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I am new to Scala and functional programming.

I was solving problem where you have to read number, and then that number of integers. After that you should calculate sum of all digits in all the integers.

Here is my code

def sumDigits(line: String) = 
    line.foldLeft(0)(_ + _.toInt - '0'.toInt)

  def main(args: Array[String]) {
    val numberOfLines = Console.readInt
    val lines = for (i <- 1 to numberOfLines) yield Console.readLine   
    println(lines.foldLeft(0)( _ + sumDigits(_)))

Is there more elegant or efficient way?

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up vote 6 down vote accepted

sumDigits() can be implemented easier with sum:

def sumDigits(line: String) =

Second foldLeft() can also be replaced with sum:

Which brings us to the final version (notice there is no main, instead with extend App):

object Main extends App {

    def sumDigits(line: String) =

    val lines = for (_ <- 1 to Console.readInt) yield Console.readLine   


Or if you really want to squeeze as much as possible in one line, inline sumDigits (not recommended):
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Since you are doing a good job already, I gave up on my answer. Replace the toInt substraction with a single _.asDigit, though. – Daniel C. Sobral Jan 25 '13 at 23:15
@DanielC.Sobral: +1, good one, thanks! – Tomasz Nurkiewicz Jan 26 '13 at 8:25
More bonus points: convert the outer map into flatMap, and drop the internal .sum. The result can also be converted into a for-comprehension which then gets sumed. – Daniel C. Sobral Jan 28 '13 at 20:08

I like compact code, so I might (if I was really going for brevity)

object Reads extends App {
  import Console._
  println( Seq.fill(readInt){ - '0').sum}.sum )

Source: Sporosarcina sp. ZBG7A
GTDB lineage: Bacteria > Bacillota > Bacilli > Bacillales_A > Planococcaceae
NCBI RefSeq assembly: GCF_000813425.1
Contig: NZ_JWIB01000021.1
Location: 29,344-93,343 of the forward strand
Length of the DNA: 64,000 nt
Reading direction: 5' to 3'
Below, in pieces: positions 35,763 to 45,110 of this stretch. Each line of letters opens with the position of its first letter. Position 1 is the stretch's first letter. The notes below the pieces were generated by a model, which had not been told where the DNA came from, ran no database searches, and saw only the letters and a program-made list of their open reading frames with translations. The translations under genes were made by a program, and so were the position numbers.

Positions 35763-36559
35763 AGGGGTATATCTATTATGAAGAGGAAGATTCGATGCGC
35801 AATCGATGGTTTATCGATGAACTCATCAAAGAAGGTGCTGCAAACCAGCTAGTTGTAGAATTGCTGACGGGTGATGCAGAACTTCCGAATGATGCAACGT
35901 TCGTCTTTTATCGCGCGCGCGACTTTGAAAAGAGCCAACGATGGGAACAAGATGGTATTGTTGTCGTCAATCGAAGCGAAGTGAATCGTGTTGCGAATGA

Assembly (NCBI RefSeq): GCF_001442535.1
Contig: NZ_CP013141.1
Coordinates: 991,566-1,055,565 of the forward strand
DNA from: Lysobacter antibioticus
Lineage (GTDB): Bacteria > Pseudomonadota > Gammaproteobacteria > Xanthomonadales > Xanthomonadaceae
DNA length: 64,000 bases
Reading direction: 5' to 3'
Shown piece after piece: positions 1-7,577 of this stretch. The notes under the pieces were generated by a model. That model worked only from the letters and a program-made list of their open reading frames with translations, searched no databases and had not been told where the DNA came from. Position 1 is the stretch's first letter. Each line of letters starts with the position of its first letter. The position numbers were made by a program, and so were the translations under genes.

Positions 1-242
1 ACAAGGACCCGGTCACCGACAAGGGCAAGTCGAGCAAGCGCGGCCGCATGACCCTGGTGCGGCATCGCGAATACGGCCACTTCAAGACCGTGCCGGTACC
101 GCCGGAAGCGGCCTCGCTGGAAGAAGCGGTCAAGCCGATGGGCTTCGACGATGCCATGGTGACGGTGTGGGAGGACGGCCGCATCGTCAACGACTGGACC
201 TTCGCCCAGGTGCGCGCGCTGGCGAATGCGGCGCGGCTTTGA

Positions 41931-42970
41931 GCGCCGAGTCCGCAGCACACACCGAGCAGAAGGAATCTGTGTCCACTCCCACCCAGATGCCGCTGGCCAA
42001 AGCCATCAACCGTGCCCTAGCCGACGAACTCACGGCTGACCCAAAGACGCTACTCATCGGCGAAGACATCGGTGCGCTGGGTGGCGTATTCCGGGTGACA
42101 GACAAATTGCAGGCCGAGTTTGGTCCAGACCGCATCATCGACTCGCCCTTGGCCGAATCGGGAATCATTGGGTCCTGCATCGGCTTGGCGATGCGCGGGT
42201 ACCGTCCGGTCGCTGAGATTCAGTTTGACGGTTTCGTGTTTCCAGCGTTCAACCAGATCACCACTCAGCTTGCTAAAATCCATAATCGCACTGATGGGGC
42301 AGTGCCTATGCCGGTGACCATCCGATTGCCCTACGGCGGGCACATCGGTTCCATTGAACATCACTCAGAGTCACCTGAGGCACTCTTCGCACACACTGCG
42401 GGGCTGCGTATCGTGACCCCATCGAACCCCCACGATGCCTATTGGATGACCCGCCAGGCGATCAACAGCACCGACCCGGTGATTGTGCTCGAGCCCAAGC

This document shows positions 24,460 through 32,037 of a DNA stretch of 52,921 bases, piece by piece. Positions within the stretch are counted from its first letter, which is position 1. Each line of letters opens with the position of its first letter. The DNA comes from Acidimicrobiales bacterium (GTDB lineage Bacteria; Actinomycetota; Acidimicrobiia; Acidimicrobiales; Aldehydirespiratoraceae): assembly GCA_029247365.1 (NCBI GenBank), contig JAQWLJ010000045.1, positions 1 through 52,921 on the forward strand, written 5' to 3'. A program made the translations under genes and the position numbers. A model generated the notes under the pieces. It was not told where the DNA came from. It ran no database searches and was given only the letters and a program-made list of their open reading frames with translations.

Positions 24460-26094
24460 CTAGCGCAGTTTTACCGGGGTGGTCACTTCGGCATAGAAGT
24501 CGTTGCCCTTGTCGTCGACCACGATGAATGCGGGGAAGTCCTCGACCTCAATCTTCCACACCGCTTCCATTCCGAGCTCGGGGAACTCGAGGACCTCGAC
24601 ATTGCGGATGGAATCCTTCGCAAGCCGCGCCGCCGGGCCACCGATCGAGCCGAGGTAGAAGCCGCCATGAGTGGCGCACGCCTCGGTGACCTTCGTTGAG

which sets the number of lines inline and does the processing as you go. No error checking, though. You could throw in a .filter(_.isDigit) right after the readLine to at least discard non-digits. You might also def p[A](a: A) = { println(a); a } and wrap the reads in p so you can see what had been typed (by default on some platforms at least there's no echo to screen).

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One-liner Answer:

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To start with, you have to do some kind of parsing on line to break apart the existing decimal integers sub-strings:

val numbers = "5 1 4 9 16 25"
val ints = numbers.split("\\s+")

Then you want to pull off the first one as the count and keep the rest to decode and sum:

val count :: numbers = ints

Then use the built-in sum method:

val sum = numbers.sum

Altogether in the REPL:

scala> val numbers = "5 1 4 9 16 25"
numbers: String = 5 1 4 9 16 25

scala> val ints = numbers.split("\\s+")
ints: List[Int] = List(5, 1, 4, 9, 16, 25)

scala> val count :: numbers = ints
count: Int = 5
numbers: List[Int] = List(1, 4, 9, 16, 25)

scala> val sum = numbers.sum
sum: Int = 55

If you want to do something with the leading number count, you could verify that it's correct:

scala> assert(count == numbers.length)

Which produces no output, since the assertion passes.

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